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Investigation of PARP-1, PARP-2, and PARG interactomes by affinity-purification mass spectrometry

Maxim Isabelle1, Xavier Moreel1, Jean-Philippe Gagné12, Michèle Rouleau1, Chantal Ethier1, Pierre Gagné1, Michael J Hendzel3 and Guy G Poirier14*

Author Affiliations

1 Axe cancer, CHUQ Research Center, Faculty of Medicine, Laval University, 2705 Boulevard Laurier, Québec, Canada, G1V 4G2

2 CNRS UMR 6061 Institut de Génétique et Développement de Rennes, Université de Rennes 1, IFR140, 2 Avenue du Pr Léon Bernard, Rennes, France

3 Department of Oncology, University of Alberta and Cross Cancer Institute, Edmonton, Alberta, Canada, T6G 1Z2

4 Proteomics Platform of the Quebec Genomics Center, Centre de recherche du CHUQ - CRCHUL, 2705 Boulevard Laurier, Québec, Canada, G1V 4G2

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Proteome Science 2010, 8:22  doi:10.1186/1477-5956-8-22

Published: 13 April 2010



Poly(ADP-ribose) polymerases (PARPs) catalyze the formation of poly(ADP-ribose) (pADPr), a post-translational modification involved in several important biological processes, namely surveillance of genome integrity, cell cycle progression, initiation of the DNA damage response, apoptosis, and regulation of transcription. Poly(ADP-ribose) glycohydrolase (PARG), on the other hand, catabolizes pADPr and thereby accounts for the transient nature of poly(ADP-ribosyl)ation. Our investigation of the interactomes of PARP-1, PARP-2, and PARG by affinity-purification mass spectrometry (AP-MS) aimed, on the one hand, to confirm current knowledge on these interactomes and, on the other hand, to discover new protein partners which could offer insights into PARPs and PARG functions.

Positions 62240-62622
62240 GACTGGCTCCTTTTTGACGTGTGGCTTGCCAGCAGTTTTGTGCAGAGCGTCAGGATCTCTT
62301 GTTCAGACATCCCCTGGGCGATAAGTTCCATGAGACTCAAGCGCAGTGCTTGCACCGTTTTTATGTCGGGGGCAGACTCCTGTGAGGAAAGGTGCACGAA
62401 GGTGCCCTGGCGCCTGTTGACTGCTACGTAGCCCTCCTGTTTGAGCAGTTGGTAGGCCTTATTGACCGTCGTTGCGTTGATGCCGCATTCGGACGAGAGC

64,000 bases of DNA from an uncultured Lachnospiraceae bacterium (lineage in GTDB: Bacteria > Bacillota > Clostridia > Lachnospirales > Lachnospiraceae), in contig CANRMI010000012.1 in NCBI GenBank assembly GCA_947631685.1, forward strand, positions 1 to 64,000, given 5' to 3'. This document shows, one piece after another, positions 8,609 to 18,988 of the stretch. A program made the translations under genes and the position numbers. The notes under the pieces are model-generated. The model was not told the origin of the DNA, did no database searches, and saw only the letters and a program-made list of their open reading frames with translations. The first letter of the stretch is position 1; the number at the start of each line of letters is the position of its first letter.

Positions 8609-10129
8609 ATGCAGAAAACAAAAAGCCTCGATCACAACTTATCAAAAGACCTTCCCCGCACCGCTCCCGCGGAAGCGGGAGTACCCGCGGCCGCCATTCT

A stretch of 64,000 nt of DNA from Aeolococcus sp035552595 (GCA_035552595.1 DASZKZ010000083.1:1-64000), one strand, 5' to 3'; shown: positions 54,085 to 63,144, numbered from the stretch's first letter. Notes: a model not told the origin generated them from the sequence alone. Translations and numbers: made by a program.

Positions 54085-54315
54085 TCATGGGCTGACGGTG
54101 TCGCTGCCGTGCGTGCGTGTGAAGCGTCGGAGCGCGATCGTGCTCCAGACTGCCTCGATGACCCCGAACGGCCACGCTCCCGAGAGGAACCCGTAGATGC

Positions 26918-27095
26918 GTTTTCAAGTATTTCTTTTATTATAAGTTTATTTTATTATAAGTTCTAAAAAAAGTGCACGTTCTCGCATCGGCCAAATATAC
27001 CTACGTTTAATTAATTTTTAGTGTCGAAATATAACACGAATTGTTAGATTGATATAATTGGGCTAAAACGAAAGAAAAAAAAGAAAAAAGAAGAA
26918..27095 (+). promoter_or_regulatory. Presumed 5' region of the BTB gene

PARP-1, PARP-2, and PARG were immunoprecipitated from human cells, and pulled-down proteins were separated by gel electrophoresis prior to in-gel trypsin digestion. Peptides were identified by tandem mass spectrometry. Our AP-MS experiments resulted in the identifications of 179 interactions, 139 of which are novel interactions. Gene Ontology analysis of the identified protein interactors points to five biological processes in which PARP-1, PARP-2 and PARG may be involved: RNA metabolism for PARP-1, PARP-2 and PARG; DNA repair and apoptosis for PARP-1 and PARP-2; and glycolysis and cell cycle for PARP-1.


This study reveals several novel protein partners for PARP-1, PARP-2 and PARG. It provides a global view of the interactomes of these proteins as well as a roadmap to establish the systems biology of poly(ADP-ribose) metabolism.